We have six more pitching coaches who played pro ball but never made it to the majors. Rick Kranitz was a fourth round pick by the Brewers in 1979 - he spent five years in their system, but had an ERA of 5.17 in AAA and probably hurt his arm. He spent two years in the Cubs system as a player-coach, and worked in the Cubs system for the next fifteen years. He had one year with them as a bullpen coach and got his first MLB pitching coach job with the Marlins in 2006. He's since worked for Baltimore, Houston, Milwaukee, and Philadelphia before his current post in Atlanta.

Jim Hickey was drafted by the White Sox in 1983. His playing career stalled out at AA in 1989 and his pro coaching career begins in 1996 in the Houston system. He made it to the majors as the Astros pitching coach in 2004. He moved to Tampa Bay in 2006 and spent eleven season as the pitching coach with the Rays. He spent one year (2018) with the Cubs, and took the Washington job this season.

Scott Emerson, one of our southpaws, was a 40th round pick by the Orioles in 1991 but he barely made it past A ball as a player, and finished playing at age 25 in 1997. His coaching career began in 2001 in the Pittsburgh system. He's spent most of the last fifteen years at various places in the Oakland system, making it to the majors as bullpen coach in 2015 and pitching coach in 2017.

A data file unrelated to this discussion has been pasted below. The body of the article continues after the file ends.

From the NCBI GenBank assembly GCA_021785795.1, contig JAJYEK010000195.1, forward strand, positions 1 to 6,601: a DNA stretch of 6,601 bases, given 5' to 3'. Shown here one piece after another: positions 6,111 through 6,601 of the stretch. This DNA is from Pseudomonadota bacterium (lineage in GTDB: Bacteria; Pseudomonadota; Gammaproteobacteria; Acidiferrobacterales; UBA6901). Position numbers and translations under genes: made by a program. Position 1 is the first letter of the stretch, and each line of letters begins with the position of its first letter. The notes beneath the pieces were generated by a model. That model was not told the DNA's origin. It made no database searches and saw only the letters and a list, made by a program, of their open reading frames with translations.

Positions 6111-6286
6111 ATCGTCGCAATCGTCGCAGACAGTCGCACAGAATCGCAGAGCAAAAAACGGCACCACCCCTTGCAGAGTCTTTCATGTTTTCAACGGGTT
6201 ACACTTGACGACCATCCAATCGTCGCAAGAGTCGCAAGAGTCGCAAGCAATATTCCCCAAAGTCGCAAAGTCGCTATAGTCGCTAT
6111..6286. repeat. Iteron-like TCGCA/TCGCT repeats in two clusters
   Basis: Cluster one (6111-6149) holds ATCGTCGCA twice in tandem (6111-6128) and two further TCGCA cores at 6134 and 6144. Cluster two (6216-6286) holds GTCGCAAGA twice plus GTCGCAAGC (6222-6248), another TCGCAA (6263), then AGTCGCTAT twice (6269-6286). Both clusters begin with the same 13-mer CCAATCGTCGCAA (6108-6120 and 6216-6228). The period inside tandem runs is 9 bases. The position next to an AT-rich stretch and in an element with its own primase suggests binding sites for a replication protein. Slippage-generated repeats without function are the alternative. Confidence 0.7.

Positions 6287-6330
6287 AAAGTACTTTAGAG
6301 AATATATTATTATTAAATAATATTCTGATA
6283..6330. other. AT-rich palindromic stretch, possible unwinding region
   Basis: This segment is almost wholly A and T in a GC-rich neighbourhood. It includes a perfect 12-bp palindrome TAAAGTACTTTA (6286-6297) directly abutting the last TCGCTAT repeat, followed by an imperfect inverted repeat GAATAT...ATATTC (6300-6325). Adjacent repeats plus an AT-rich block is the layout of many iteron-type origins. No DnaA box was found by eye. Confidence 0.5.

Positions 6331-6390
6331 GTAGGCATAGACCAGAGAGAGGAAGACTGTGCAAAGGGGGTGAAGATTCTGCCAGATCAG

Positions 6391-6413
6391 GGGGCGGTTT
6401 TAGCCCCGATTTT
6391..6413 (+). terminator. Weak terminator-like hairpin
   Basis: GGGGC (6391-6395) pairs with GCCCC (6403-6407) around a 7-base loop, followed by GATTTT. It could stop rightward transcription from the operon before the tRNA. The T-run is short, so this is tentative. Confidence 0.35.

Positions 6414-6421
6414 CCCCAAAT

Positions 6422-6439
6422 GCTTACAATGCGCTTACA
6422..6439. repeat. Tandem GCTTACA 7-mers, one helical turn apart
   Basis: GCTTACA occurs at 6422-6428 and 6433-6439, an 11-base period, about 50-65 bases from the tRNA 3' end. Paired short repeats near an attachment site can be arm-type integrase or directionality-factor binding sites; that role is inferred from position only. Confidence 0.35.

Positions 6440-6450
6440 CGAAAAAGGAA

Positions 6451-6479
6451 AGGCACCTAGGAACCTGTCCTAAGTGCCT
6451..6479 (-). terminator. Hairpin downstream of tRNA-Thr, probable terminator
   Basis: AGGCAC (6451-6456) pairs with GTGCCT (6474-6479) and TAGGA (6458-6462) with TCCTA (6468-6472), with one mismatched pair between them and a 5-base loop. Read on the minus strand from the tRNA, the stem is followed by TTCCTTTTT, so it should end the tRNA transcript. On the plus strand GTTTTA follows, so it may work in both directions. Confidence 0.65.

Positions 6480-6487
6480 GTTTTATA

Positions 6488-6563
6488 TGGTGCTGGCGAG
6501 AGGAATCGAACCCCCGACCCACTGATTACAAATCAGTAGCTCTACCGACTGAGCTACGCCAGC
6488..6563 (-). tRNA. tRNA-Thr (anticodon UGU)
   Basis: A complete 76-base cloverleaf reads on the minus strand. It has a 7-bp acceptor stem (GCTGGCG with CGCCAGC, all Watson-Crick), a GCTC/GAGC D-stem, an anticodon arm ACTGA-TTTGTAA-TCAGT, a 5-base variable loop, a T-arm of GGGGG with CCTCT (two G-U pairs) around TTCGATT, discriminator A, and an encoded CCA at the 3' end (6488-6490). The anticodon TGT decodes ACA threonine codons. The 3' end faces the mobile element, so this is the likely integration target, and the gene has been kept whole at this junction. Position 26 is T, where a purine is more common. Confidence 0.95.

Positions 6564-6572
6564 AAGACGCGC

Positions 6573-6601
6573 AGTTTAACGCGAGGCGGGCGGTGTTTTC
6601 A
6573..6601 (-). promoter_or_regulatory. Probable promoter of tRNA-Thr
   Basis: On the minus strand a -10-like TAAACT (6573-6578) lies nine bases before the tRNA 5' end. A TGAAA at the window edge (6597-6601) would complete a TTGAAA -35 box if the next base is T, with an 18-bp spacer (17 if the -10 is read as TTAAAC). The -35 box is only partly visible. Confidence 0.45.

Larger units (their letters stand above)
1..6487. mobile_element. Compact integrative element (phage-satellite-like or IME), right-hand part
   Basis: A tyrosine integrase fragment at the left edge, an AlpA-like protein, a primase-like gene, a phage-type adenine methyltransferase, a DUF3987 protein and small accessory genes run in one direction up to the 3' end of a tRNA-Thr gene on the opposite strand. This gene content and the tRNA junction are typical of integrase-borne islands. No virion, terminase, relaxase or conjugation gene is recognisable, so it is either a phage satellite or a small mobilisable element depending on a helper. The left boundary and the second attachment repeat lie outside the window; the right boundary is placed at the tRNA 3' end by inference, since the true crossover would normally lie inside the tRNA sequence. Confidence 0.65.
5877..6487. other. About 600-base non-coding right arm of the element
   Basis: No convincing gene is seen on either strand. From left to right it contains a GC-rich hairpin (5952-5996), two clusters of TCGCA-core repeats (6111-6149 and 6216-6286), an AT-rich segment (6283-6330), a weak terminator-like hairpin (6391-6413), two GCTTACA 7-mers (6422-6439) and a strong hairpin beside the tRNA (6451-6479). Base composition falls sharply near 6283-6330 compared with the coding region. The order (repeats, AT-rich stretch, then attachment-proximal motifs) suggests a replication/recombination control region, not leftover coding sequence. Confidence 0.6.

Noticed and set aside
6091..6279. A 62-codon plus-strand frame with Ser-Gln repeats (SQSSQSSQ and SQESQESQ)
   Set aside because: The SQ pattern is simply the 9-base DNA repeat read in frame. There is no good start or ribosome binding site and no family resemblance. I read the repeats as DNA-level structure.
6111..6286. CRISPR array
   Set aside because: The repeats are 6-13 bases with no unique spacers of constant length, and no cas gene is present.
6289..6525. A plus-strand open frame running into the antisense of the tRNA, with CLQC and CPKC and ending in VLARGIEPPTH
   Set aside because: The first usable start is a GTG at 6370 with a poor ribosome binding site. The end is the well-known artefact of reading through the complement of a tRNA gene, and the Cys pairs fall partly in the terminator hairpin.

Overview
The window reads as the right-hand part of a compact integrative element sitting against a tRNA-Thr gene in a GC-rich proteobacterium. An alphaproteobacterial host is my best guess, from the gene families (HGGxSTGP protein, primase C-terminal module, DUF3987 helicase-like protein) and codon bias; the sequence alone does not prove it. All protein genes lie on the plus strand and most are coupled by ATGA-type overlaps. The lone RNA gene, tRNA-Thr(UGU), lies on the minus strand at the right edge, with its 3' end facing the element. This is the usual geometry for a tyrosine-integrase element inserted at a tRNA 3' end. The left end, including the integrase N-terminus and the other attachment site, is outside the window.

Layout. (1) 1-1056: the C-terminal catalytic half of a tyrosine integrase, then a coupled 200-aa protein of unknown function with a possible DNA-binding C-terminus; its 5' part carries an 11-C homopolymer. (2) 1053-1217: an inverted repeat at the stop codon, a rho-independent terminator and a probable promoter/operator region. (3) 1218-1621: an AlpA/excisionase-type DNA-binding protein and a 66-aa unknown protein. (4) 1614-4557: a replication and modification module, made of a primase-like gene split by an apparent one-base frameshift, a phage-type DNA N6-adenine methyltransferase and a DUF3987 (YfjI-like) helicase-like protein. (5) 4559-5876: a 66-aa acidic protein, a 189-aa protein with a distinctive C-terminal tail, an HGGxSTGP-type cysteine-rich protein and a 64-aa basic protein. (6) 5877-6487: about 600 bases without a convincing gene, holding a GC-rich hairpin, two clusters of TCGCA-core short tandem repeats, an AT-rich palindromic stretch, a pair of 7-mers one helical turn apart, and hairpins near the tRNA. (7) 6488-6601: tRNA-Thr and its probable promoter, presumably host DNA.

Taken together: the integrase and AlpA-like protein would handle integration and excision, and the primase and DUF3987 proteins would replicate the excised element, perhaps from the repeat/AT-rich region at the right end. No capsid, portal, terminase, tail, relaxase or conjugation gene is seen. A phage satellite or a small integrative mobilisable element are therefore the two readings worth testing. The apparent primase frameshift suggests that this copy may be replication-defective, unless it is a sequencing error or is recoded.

Ethan Katz was a 26th round pick by the Rockies in 2005. He pitched in their system for five years, never got above A ball, and began coaching high school in 2009. The Angels hired him as a minor league coach in 2013. He spent some time working for the Mariners and the Giants, and made it to the majors with the White Sox this season.

Pete Woodworth, at 33 the youngest MLB pitching coach, went undrafted in 2010. He signed as an amateur free agent and spent a season in rookie ball in the Tampa system, before going back to his Florida alma mater as a volunteer coach. He worked as an area scout for the Rays, took a couple of university pitching coach jobs, and then spent several years coaching in the Seattle system before becoming the Mariners' pitching coach in 2019.